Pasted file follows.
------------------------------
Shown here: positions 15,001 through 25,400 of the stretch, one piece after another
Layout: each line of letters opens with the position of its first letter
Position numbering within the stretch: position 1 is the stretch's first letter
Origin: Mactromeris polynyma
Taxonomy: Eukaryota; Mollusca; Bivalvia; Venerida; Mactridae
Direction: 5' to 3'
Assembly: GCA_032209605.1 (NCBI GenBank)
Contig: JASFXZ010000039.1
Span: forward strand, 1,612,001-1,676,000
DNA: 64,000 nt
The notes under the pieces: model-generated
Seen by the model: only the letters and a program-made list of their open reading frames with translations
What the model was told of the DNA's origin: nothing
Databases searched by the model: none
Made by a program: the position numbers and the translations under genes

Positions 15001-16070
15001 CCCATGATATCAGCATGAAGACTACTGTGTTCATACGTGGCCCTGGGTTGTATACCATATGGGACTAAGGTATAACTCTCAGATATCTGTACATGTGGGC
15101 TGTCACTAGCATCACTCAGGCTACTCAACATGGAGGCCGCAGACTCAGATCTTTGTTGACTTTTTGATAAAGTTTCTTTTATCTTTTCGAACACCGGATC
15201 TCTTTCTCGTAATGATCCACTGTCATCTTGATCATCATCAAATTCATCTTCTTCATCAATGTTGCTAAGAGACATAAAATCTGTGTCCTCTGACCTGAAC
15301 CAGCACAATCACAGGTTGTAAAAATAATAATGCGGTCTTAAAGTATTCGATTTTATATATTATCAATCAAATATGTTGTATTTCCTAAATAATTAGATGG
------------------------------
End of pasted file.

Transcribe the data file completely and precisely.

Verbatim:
Shown here: positions 15,001 through 25,400 of the stretch, one piece after another
Layout: each line of letters opens with the position of its first letter
Position numbering within the stretch: position 1 is the stretch's first letter
Origin: Mactromeris polynyma
Taxonomy: Eukaryota; Mollusca; Bivalvia; Venerida; Mactridae
Direction: 5' to 3'
Assembly: GCA_032209605.1 (NCBI GenBank)
Contig: JASFXZ010000039.1
Span: forward strand, 1,612,001-1,676,000
DNA: 64,000 nt
The notes under the pieces: model-generated
Seen by the model: only the letters and a program-made list of their open reading frames with translations
What the model was told of the DNA's origin: nothing
Databases searched by the model: none
Made by a program: the position numbers and the translations under genes

Positions 15001-16070
15001 CCCATGATATCAGCATGAAGACTACTGTGTTCATACGTGGCCCTGGGTTGTATACCATATGGGACTAAGGTATAACTCTCAGATATCTGTACATGTGGGC
15101 TGTCACTAGCATCACTCAGGCTACTCAACATGGAGGCCGCAGACTCAGATCTTTGTTGACTTTTTGATAAAGTTTCTTTTATCTTTTCGAACACCGGATC
15201 TCTTTCTCGTAATGATCCACTGTCATCTTGATCATCATCAAATTCATCTTCTTCATCAATGTTGCTAAGAGACATAAAATCTGTGTCCTCTGACCTGAAC
15301 CAGCACAATCACAGGTTGTAAAAATAATAATGCGGTCTTAAAGTATTCGATTTTATATATTATCAATCAAATATGTTGTATTTCCTAAATAATTAGATGG